Welcome to The Ishtar Gate!
This page is dedicated to the customs, practice, and worship of ancient Mesopotamia, as first codified by the Sumerians, inherited by the Babylonians and Assyrians, and highly influential on many cultures of the ancient and modern world.
Their faith, culture, and language endured in the land of Mesopotamia for over three millennia, and connects us directly with the origins of human society, civilisation, and writing.
This site works from a Reconstructionist Pagan perspective, looking to the texts and stories of the Sumerians themselves as a source of meaningful information about our practice, rather than eclectic traditions with a high degree of modern influence.
The modern Sumerian religion is still in its infancy, but is presently attracting attention as never before, with a wealth of new information constantly being made available. It's hoped that this site can contribute to a wider, vibrant, thriving Mesopotamian Pagan community.
This site is a constantly growing endeavour and there is much information still to add to it. It presently contains a broad outline of the principles of the modern Sumerian faith; more in-depth information is constantly being added, and as such this site is under continuous construction.
If you're looking to find out more about the Sumerian religion, begin with our page on faith and beliefs.
Collected information on Sumerian language and culture, and framing the stories of the Sumerians in a wider historical context, can be found in our section on society and culture. We have also brought the Sumerian calendar into the modern age.
(Mobile users: to navigate the site, tap the ≡ icon at the top left of the header image.)
Click the banner (or click here) to access the House of the Adornment of Heaven, a virtual temple operated by The Ishtar Gate and dedicated to Inana.
2022-08-01: I am delighted to open August with the dedication of the House of the Adornment of Heaven, a virtual temple sacred to Inana, who has a place of primacy amongst the gods of my heart and who I first encountered at the beginning of my Sumerian path. May it be a place of contemplation and reflection for all who pass this way in search of her.
To mark the occasion, The Ishtar Gate has published a modern rendition of the ancient Ode to Ninsiana (= "Red Lady of Heaven", an epithet of Inana).
2022-07-29: A second version of The Ishtar Gate has launched.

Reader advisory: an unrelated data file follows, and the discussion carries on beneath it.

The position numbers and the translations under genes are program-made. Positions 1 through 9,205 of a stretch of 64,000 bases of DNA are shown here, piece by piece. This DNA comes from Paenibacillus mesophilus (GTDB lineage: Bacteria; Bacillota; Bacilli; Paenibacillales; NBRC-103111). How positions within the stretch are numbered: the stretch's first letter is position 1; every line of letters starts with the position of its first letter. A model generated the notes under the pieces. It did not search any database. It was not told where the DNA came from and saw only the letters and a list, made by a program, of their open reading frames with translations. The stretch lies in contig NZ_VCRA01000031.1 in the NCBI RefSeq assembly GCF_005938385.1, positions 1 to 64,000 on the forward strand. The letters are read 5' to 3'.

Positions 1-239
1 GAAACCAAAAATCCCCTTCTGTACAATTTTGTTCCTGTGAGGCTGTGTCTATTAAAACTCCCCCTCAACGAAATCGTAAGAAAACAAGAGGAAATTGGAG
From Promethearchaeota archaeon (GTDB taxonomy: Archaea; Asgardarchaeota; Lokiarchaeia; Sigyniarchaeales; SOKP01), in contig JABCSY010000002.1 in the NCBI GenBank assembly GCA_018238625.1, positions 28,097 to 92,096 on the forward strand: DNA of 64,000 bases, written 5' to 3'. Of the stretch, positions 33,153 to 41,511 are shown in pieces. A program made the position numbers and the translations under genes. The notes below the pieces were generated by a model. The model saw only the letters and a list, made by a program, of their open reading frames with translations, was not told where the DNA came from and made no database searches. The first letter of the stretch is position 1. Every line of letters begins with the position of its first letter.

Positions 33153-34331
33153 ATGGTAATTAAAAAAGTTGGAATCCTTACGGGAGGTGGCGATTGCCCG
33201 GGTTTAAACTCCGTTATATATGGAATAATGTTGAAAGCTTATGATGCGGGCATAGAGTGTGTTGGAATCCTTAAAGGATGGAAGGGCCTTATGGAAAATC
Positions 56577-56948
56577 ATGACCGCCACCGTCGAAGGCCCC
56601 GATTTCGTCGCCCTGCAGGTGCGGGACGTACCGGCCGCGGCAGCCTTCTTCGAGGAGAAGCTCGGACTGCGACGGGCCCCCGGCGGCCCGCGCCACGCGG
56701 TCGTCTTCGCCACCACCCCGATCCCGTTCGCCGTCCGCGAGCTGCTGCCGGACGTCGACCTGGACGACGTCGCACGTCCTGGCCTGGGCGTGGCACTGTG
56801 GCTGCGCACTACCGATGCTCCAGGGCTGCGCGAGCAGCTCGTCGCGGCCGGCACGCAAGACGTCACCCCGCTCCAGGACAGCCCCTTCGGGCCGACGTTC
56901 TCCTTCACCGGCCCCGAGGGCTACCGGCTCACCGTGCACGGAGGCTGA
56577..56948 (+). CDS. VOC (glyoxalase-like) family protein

It was common in ancient days for temples and holy sites to be rebuilt on their foundations, perhaps because they'd fallen into ruin or perhaps because their original purpose had been superseded. That's the case with The Ishtar Gate now; I've learned and grown much in my spirituality since launching this project three years ago and the site was in need of a touch-up and a redesign. This new phase is already underway, and I'll be continuing to review and rework the site's content.
2022-07-27: The Calendar page has been rewritten and reworked.
2022-07-25: At the suggestion of a reader, I've updated the site's terms of licensing to a CC BY-NC-ND 4.0 license, rather than a copyright notice. This allows the sharing of all original material on the site with attribution, for non-commercial and non-derivative use.
Upcoming Feast Days
Month of the Mound of Creation
The month began on 1 Duku = 26 September, 2022.
At the start of the month, an akitu festival is observed. Its length was variable throughout Mesopotamia, but the linked page suggests a seven-day akitu program for the modern practitioner.
The regular All-Shrines festival, where a great offering is made to all the gods of our shrines, households and cities, falls on the full moon of 14 Duku / 9 October.
The customary observance of kisiga, the new moon festival in honour of our blessed dead, occurs on 30 Duku / 25 October. The following month, the Releasing of the Plough, begins the next day.
Calendar information is for Toronto (EST/EDT), where The Ishtar Gate is based, and may be +/- 1 day depending on your local time.